Israel's Prime Minister Benjamin Netanyahu has asked the Foreign Ministry to suspend contacts with the European Union (EU) over the Israel-Palestinian peace process due to the 28-nation bloc's decision to start labelling goods exported from Israeli settlements in the West Bank.

Netanyahu has demanded the holding of "a reassessment of the involvement of EU bodies in everything that is connected to the diplomatic process with the Palestinians," an official statement from the ministry said on Sunday, 29 November.

"Until completion of the reassessment, the Prime Minister has ordered a suspension of diplomatic contacts with the EU and its representative in this matter," the statement added, reported.

The EU formulated new guidelines for labellings products made in Israeli settlements on 11 November that Brussels, Belgium termed as technical. However, Israel thought it was "discriminatory" and intended to ruin its relations with the Palestinians.

Lands that Israel had seized since the 1967 Middle East war, including the West Bank, east Jerusalem and the Golan Heights, are not legally the recognised borders of the country.

The EU's demand is that goods from those particular areas cannot be labelled "Made in Israel" and should be labelled as coming from the settlements,The Guardian reported.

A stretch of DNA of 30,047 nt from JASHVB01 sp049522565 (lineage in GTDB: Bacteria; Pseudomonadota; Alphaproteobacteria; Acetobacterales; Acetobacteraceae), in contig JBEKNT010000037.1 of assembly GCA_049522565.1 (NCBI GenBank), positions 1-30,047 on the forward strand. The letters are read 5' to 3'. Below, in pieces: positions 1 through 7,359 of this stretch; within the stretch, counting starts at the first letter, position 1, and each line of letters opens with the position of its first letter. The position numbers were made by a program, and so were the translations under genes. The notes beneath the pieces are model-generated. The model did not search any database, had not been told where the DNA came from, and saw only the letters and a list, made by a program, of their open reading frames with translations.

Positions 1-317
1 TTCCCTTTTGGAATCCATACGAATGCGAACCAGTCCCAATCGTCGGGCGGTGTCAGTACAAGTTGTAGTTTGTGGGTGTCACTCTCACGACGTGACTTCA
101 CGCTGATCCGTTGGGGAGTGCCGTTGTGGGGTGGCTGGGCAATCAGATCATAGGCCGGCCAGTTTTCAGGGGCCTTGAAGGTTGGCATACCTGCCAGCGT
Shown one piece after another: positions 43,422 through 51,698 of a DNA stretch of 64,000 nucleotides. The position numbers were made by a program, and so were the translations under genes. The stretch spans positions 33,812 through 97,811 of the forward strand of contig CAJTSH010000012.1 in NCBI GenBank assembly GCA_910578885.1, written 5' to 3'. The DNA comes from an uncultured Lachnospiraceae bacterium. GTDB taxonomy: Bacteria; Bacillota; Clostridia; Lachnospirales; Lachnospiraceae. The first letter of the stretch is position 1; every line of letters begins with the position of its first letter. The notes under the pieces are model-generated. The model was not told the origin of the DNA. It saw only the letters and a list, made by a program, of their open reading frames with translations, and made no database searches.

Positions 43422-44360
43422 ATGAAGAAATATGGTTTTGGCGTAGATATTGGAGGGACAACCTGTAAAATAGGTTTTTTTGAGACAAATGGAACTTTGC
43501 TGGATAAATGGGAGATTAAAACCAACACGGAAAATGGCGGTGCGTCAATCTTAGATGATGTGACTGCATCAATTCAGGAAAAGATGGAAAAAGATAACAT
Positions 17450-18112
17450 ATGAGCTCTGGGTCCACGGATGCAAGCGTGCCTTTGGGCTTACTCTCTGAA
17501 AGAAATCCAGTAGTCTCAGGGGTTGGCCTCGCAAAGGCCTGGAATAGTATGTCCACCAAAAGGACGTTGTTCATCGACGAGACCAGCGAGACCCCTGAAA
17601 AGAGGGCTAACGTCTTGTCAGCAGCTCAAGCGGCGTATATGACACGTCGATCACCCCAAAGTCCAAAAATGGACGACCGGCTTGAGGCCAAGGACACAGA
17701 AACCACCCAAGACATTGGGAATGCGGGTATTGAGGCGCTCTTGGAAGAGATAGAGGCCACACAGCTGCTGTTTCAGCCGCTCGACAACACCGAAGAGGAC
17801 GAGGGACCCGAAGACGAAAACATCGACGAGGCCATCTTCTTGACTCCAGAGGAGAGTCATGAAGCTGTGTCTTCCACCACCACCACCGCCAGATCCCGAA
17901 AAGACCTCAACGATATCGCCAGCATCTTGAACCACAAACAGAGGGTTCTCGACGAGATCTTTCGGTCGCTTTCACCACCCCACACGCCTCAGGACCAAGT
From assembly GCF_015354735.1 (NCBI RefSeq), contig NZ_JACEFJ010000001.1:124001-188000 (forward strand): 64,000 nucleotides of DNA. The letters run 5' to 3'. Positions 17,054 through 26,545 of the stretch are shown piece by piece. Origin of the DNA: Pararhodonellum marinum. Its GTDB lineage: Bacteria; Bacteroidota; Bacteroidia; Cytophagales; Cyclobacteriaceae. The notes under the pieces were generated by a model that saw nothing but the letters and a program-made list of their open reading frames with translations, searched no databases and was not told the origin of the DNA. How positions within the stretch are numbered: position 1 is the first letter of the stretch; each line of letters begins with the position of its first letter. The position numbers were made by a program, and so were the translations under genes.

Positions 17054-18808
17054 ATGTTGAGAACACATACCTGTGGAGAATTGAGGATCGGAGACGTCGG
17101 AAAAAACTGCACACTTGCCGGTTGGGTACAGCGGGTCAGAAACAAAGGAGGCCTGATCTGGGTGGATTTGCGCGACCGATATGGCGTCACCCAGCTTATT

Netanyahu termed the move as "hypocritical and a double standard."

"The European Union should be ashamed of itself," he said during an official visit to Washington earlier this month. "We do not accept the fact that Europe is labelling the side being attacked by terrorist acts."

Israeli President Reuven Rivlin cancelled his visit to the EU headquarters in Brussels scheduled for 2 December, reported.

"It is an indication of origin, not a warning label," EU ambassador to Israel, Lars Faaborg-Andersen told Reuters after the announcement.

Following the declaration, all the 28 members of the bloc will have to follow the same labelling. Britain, Denmark and Belgium label Israeli goods, which are different from those from Israel proper, especially fruit and vegetables that come from the Jordan Valley in the seized West Bank.

The move is expected to affect goods worth nearly $50 million a year, including grapes and dates, honey, olive oil, wine and cosmetics prepared from Dead Sea minerals. This $50 million is only one-fifth of the total $200 million to $300 million worth of goods that are developed in the settlements every year.

Israel and the EU have nearly $30 billion of goods and services traded between them every year.

Israeli farmer and wine growers in the West Bank who have shown concerns after the move have started to move into Russian and Asian markets to avoid the EU rules.

Israel Ministry official said that the country would stop assisting EU-sponsored projects meant for the Palestinians, though no particular instances or bodies were named, The Guardian reported.